#' @details Calculates the potential crossover points for different scenarios and returns the ones that are true crossovers.
#' @author Jared P. Lander
#' @param premiums_1 The annual premiums for plan 1
#' @param deductible_1 The deductible plan 1
#' @param coinsurance_1 The coinsurance percentage for spend beyond the deductible for plan 1
#' @param oop_maximum_1 The maximum amount of money (not including premiums) that the insured will pay under plan 1
#' @param premiums_2 The annual premiums for plan 2
#' @param deductible_2 The deductible plan 2
#' @param coinsurance_2 The coinsurance percentage for spend beyond the deductible for plan 2
#' @param oop_maximum_2 The maximum amount of money (not including premiums) that the insured will pay under plan 2
#' @return The amount of spend at which point one plan becomes more expensive than the other
#' @examples
#' calculate_crossover_points(
#' 160, 1000, 0.2, 6000,
#' 240, 800, 0.1, 5000
#' )
#'
calculate_crossover_points <- function(
    premiums_1, deductible_1, coinsurance_1, oop_maximum_1,
    premiums_2, deductible_2, coinsurance_2, oop_maximum_2
)
{
    # calculate the crossover before either has maxed out
    neither_maxed_out <- (premiums_2 - premiums_1 + 
                              deductible_2*(1 - coinsurance_2) - 
                              deductible_1*(1 - coinsurance_1)) /
        (coinsurance_1 - coinsurance_2)
    
    # calculate the crossover when one plan has maxed out but the other has not
    one_maxed_out <- (oop_maximum_1 + 
                          premiums_1 - premiums_2 +
                          coinsurance_2*deductible_2 -
                          deductible_2) /
        coinsurance_2
    
    # calculate the crossover for the reverse
    other_maxed_out <- (oop_maximum_2 + 
                            premiums_2 - premiums_1 +
                            coinsurance_1*deductible_1 -
                            deductible_1) /
        coinsurance_1
    
    # these are all possible points where the curves cross
    all_roots <- c(neither_maxed_out, one_maxed_out, other_maxed_out)
    
    # now calculate the difference between the two plans to ensure that these are true crossover points
    all_differences <- cost(all_roots, premiums_1, deductible_1, coinsurance_1, oop_maximum_1) -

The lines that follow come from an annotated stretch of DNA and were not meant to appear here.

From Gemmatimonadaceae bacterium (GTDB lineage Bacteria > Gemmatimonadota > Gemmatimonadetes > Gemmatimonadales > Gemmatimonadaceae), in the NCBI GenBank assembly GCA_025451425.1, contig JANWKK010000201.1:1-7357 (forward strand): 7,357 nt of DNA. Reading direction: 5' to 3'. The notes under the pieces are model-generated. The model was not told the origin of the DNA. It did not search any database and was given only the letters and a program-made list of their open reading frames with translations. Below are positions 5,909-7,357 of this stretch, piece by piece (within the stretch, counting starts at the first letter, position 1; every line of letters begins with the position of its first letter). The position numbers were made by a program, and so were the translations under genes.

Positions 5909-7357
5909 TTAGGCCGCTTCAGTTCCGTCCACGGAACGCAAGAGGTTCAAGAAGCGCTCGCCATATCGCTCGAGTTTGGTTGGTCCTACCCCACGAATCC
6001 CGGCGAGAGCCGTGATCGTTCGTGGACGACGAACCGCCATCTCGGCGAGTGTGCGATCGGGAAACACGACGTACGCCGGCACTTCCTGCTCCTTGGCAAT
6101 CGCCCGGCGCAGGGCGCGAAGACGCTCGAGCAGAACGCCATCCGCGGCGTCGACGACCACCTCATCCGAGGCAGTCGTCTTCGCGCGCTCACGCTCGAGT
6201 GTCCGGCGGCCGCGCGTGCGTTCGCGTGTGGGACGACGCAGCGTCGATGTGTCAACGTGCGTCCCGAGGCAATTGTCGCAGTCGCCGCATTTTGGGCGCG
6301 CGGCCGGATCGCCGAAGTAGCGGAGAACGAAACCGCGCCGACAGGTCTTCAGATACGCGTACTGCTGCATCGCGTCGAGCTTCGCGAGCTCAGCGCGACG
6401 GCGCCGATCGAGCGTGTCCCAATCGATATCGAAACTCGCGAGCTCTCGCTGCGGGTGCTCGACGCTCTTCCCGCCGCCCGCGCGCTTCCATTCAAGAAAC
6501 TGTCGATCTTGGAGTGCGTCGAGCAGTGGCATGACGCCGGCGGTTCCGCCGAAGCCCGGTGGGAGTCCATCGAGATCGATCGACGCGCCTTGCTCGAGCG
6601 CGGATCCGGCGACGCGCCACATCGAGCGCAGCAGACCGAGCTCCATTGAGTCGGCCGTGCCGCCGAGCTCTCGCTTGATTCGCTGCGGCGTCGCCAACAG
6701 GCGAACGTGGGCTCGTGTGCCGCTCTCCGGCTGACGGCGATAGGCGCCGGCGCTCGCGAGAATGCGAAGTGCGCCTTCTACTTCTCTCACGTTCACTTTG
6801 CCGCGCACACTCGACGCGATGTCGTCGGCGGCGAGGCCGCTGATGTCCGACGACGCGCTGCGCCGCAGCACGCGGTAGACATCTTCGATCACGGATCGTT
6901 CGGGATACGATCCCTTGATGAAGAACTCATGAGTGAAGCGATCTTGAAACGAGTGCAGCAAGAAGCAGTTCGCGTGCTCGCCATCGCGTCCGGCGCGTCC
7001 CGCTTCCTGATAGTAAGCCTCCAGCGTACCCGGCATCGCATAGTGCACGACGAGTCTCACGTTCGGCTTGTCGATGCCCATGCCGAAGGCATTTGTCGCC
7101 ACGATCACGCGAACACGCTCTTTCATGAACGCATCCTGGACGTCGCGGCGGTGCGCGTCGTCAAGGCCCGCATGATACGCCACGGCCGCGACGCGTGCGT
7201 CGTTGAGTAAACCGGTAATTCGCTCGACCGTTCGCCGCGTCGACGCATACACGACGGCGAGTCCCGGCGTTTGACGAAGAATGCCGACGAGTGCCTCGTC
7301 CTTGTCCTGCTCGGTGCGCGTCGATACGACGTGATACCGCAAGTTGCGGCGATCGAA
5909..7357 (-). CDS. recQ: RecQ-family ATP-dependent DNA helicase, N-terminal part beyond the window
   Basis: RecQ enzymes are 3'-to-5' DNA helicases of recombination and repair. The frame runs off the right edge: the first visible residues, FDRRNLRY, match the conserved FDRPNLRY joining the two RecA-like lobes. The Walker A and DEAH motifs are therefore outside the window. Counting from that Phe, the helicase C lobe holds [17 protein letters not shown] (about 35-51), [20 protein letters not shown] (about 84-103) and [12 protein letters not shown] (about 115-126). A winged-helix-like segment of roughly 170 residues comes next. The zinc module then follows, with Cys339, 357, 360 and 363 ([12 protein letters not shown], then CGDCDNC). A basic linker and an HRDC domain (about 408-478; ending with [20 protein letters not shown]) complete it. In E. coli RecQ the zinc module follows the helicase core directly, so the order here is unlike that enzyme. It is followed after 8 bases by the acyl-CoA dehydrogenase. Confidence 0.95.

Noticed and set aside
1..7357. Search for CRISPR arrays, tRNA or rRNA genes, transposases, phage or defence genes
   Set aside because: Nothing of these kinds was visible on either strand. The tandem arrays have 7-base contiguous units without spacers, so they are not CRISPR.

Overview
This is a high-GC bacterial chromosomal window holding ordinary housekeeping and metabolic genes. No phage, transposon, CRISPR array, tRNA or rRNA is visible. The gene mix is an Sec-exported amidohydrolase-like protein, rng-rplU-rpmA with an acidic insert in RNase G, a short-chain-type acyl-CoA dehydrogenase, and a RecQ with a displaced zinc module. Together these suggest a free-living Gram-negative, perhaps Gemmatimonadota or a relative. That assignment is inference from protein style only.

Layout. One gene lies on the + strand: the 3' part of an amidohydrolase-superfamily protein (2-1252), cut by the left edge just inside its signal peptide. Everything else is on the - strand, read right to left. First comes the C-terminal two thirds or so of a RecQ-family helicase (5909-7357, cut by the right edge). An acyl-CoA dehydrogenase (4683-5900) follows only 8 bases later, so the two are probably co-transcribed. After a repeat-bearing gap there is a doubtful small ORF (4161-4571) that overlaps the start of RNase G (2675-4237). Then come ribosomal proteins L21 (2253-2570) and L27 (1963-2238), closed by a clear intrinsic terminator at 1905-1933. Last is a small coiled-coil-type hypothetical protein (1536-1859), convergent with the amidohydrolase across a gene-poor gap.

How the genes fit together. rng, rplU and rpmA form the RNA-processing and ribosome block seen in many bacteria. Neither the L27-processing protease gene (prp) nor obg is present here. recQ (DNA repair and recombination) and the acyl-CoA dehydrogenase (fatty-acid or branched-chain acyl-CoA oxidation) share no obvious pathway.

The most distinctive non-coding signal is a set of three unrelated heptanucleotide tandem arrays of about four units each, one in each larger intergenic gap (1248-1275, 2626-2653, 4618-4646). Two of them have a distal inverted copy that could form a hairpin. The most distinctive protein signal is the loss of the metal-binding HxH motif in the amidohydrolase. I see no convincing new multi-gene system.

cost(all_roots, premiums_2, deductible_2, coinsurance_2, oop_maximum_2)
    
    # only when the difference between plans is 0 are the curves truly crossing
    all_roots[all_differences == 0]
}

We then call the function with the parameters for both plans we are considering.

crossovers <- calculate_crossover_points(
    parameters$Premiums[1], parameters$Deductible[1], parameters$Coinsurance[1], parameters$OOP_Maximum[1],
    parameters$Premiums[2], parameters$Deductible[2], parameters$Coinsurance[2], parameters$OOP_Maximum[2]
)

crossovers
## [1] 20000 32000

We see that the Advantage plan is only cheaper than the Value plan when spending between $20,000 and $32,000.

The next question is will our healthcare spending fall in that narrow band between $20,000 and $32,000 where the Advantage plan is the cheaper option?

Probability of Spending

This part gets tricky. I’d like to figure out the probability of spending between $20,000 and $32,000. Unfortunately, it is not easy to find healthcare spending data due to the opaque healthcare system. So I am going to make a number of assumptions. This will likely violate a few principles, but it is better than nothing.

Assumptions and calculations:

  • Healthcare spending follows a log-normal distribution
  • We will work with New York State data which is possibly different than New York City data
  • We know the mean for New York spending in 2014